A new Nebraska abortion law could make its way to the Supreme Court. Instead of using evolving medical science to redefine when life begins, the court must hold that the due process clause’s primary guarantee of life make abortion unconstitutional.
Abortion, as always, will be one of the most contentious issues in the upcoming confirmation hearings over President Obama’s nomination of Solicitor General Elena Kagan for a position on the US Supreme Court.
The hearings come just weeks after the Nebraska legislature passed the strictest abortion laws in the country when it prohibited abortions after 20 weeks of pregnancy. This new law will probably be challenged in court, and proponents of the measure hope that the Supreme Court will eventually agree to take the case and use the opportunity to redefine life.
However, instead of simply redefining life once again, the court should consider what happened with segregation as a model for acting on the abortion debate.
In Roe v. Wade (1973), the Supreme Court ruled that states could ban some abortions because they “have an important and legitimate interest in preserving and protecting the health of the pregnant woman [and] still another important and legitimate interest in protecting the potentiality of human life.”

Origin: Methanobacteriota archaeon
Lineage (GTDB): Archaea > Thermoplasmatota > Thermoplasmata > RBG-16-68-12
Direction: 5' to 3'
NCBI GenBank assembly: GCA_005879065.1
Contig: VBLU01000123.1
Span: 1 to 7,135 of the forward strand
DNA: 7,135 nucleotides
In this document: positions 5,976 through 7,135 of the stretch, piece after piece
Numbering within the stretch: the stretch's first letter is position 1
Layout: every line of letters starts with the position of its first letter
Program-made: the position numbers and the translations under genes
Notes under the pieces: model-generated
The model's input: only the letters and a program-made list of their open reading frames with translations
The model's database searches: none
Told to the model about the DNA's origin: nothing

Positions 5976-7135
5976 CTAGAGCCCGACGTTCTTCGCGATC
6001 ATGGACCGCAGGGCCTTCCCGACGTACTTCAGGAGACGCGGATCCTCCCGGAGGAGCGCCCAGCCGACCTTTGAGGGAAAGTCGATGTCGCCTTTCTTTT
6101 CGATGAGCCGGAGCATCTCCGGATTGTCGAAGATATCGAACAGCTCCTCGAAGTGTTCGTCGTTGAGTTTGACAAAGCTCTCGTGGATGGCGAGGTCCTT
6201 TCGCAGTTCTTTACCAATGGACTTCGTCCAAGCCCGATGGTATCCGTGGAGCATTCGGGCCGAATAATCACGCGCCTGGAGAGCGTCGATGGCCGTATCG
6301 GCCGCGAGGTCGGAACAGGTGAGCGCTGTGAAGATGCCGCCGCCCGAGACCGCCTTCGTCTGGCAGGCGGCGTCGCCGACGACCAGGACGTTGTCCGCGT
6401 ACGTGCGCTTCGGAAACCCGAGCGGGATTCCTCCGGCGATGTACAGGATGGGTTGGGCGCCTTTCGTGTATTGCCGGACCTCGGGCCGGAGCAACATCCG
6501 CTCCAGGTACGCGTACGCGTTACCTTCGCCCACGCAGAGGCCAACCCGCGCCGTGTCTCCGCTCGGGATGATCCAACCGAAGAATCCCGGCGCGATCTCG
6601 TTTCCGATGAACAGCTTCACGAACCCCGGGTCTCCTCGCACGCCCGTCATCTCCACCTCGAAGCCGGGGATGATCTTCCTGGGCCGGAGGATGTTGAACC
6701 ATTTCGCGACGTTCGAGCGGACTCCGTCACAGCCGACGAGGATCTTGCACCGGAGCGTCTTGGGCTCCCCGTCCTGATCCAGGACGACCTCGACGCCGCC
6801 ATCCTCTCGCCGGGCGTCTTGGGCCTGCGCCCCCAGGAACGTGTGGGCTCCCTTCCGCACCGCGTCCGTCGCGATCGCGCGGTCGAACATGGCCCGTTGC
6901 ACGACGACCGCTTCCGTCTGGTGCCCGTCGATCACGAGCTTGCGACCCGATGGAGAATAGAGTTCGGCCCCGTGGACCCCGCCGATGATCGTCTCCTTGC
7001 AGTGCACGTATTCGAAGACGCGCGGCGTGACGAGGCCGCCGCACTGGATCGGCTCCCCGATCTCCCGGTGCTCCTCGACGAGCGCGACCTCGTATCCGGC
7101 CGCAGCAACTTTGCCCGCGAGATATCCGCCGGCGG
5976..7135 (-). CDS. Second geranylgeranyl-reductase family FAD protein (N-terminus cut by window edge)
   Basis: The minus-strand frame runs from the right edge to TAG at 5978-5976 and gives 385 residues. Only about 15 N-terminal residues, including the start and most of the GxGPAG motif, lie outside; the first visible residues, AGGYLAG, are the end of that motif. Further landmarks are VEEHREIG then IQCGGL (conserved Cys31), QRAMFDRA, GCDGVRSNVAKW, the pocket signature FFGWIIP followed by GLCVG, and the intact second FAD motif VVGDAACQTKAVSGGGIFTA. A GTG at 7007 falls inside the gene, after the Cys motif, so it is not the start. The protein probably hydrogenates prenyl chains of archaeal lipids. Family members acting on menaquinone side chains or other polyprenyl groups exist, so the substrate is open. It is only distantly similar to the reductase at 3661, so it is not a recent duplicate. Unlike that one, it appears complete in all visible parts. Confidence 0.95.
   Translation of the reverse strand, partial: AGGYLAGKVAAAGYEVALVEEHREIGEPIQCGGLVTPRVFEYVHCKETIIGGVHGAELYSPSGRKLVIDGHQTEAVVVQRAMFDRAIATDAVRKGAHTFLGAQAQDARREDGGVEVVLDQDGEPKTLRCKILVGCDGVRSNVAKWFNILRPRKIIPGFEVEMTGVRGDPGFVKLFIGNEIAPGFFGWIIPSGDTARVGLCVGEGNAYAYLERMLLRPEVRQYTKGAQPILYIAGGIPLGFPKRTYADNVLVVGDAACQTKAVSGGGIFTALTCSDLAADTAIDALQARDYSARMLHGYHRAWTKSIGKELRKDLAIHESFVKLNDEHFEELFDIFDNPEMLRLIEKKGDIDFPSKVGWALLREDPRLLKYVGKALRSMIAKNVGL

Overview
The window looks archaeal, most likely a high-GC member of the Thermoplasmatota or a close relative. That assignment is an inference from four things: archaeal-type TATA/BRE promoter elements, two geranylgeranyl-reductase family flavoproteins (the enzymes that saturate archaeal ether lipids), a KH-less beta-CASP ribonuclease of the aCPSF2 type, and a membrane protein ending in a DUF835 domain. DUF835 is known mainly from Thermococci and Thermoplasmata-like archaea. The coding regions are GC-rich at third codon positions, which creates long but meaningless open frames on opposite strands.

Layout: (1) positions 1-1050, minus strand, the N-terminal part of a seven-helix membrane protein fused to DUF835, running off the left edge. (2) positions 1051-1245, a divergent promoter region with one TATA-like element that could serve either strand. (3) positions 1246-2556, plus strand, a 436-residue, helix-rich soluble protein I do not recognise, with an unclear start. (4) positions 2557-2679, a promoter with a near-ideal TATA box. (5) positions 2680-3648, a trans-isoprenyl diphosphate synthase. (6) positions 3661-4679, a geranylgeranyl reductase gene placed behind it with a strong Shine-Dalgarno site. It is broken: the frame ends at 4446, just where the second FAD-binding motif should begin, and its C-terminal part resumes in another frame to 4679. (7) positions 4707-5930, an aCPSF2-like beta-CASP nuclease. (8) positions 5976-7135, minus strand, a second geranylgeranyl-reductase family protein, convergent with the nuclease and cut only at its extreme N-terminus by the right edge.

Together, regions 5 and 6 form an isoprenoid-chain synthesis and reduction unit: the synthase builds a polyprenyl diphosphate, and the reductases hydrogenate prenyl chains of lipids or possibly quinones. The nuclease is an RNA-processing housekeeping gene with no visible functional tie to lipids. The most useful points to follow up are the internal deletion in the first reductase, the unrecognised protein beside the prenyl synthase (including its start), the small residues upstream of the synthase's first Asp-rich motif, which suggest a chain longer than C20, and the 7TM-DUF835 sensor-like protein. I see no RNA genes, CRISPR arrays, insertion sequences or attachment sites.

The court claimed modestly that, “[we need not resolve the difficult question of when life begins” because “the judiciary, at this point in the development of man’s knowledge, is not in a position to speculate as to the answer.”
Despite this disclaimer, however, the court in Roe decreed when life, or at least the “potentiality of human life,” was important enough for the state to protect by developing a trimester formula.
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